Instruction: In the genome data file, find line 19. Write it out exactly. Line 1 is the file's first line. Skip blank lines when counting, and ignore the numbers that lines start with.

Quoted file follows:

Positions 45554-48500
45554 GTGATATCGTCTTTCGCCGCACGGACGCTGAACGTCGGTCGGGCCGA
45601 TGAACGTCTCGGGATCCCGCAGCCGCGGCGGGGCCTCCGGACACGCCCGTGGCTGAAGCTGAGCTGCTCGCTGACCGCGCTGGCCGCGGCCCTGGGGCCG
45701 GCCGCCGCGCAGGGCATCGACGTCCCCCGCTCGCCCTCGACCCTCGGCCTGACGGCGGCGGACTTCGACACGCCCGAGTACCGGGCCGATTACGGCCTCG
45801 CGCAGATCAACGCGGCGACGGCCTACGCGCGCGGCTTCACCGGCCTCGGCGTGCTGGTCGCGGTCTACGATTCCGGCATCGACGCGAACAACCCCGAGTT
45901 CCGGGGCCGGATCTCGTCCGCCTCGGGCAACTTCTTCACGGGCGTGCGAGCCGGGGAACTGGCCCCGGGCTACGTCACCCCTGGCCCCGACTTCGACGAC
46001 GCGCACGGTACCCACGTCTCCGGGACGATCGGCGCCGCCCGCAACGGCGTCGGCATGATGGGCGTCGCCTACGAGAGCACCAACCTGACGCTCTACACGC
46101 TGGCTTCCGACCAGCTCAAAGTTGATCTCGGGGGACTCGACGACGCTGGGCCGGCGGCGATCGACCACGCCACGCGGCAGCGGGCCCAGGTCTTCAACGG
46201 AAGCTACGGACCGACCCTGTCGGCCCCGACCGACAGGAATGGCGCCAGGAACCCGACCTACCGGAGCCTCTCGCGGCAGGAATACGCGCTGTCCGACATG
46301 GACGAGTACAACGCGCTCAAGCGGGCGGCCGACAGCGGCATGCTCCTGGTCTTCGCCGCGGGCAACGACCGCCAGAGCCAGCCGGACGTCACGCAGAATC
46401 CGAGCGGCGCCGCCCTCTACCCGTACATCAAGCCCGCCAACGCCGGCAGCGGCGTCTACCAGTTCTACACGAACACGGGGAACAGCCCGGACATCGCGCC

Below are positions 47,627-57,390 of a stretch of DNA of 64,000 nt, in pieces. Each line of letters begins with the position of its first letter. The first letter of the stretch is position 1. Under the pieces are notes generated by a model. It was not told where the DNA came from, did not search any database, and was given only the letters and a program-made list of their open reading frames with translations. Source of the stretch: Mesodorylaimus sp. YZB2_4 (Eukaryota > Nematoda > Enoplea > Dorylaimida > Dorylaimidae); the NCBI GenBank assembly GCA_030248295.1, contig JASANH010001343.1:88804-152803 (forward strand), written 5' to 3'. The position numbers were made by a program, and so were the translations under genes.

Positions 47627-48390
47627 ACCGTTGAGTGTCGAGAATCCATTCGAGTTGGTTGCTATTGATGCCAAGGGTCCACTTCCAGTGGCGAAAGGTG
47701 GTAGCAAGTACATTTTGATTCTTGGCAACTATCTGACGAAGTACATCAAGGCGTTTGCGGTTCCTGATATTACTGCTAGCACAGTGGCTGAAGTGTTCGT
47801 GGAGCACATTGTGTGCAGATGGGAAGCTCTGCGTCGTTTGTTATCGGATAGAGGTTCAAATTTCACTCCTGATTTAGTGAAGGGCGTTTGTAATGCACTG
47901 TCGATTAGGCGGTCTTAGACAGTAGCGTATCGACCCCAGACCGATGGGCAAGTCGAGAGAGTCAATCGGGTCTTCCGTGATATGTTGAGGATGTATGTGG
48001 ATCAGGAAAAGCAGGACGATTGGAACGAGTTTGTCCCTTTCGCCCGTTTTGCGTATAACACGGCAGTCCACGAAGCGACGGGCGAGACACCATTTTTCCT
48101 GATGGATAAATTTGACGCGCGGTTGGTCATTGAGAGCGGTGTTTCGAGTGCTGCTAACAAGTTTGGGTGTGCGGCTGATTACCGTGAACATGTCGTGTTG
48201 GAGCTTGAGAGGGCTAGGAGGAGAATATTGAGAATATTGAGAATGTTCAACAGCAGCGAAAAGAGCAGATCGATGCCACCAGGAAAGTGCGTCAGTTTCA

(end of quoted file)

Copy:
48101 GATGGATAAATTTGACGCGCGGTTGGTCATTGAGAGCGGTGTTTCGAGTGCTGCTAACAAGTTTGGGTGTGCGGCTGATTACCGTGAACATGTCGTGTTG